But Eugine was not only a physically impressive man for his time, he also possessed a canny business acumen. Realising the commercial opportunity for the popularity of his body, he transformed his Strong Man shows into a display of strength that closed with display of his physique. Posing and flexing before a captivated crowd.



More important than Eugine’s ability to look ripped was his ability to convert the spectator into a participant. Eugine’s physique was a walking advertisement for something he purported was attainable for the everyday-man.

Through his shows and publications Eugine popularised the idea that physical improvement was a legitimate leisure activity that anyone could do. He created a fitness magazine called, you guessed it, ‘Body Building’, giving the future of the sport a name.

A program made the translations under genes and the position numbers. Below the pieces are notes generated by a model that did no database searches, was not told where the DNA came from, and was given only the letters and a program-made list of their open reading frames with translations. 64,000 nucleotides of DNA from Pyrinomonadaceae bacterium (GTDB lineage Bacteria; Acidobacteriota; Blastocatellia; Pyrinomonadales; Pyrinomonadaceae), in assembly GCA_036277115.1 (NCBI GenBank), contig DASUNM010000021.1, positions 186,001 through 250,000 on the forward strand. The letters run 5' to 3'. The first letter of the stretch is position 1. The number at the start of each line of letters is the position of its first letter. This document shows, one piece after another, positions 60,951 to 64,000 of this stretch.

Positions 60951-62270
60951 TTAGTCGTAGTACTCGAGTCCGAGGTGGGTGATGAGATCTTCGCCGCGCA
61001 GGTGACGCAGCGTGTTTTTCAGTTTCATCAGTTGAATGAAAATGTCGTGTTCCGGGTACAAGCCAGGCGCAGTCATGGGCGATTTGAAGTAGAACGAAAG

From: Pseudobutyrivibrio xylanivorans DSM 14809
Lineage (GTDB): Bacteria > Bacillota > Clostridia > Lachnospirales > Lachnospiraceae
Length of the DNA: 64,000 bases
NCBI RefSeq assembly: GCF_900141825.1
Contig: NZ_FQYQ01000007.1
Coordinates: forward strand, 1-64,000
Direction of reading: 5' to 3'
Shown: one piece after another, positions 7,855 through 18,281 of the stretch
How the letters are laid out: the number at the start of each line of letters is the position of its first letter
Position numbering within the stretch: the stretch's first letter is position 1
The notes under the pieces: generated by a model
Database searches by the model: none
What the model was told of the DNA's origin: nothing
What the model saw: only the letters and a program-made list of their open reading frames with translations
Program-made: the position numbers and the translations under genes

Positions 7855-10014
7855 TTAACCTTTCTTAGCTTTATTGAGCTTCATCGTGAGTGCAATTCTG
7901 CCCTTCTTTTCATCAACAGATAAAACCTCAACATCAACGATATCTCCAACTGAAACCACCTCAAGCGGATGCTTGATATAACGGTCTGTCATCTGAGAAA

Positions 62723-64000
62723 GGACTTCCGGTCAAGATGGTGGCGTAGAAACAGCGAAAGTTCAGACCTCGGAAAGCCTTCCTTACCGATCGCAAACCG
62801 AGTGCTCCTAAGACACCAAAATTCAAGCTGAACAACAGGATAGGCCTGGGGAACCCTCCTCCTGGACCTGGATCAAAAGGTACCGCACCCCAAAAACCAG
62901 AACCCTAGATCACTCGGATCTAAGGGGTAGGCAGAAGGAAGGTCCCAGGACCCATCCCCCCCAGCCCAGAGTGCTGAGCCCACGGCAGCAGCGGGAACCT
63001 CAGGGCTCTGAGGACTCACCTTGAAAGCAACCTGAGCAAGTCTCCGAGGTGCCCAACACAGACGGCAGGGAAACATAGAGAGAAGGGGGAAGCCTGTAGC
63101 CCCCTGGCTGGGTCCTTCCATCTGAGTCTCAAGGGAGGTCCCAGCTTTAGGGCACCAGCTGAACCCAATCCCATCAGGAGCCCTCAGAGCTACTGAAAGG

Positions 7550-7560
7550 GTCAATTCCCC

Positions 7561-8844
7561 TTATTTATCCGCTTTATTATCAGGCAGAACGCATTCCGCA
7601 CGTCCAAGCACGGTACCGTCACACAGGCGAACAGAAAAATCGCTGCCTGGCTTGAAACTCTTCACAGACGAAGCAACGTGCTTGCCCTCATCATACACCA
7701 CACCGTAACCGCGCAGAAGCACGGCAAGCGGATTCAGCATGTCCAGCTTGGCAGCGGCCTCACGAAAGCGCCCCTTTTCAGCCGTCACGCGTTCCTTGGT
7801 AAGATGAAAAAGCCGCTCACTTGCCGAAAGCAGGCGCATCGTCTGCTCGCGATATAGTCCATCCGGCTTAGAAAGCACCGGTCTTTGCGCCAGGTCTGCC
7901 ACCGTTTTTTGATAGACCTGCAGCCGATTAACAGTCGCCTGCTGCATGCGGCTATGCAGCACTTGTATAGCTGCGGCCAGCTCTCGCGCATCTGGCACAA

Equine hosted the first ‘Physique Show’ called ‘The Great Show’. There were 12,000 spectators including celebrities like the author of Sherlock Holmes novels.

A man-mountain and a show!

That’s where I think we can truly begin to understand the sport and the spectacle that is Body Building. Modern day body building competitors continue to describe the event as a ‘show’ and so conceptually and historically the modern iteration of The Great Show is not all that removed from the Strong Man performances of the 18th and 19th centuries.

Body building competitions still retain elents of spectacle, entertainment and a show!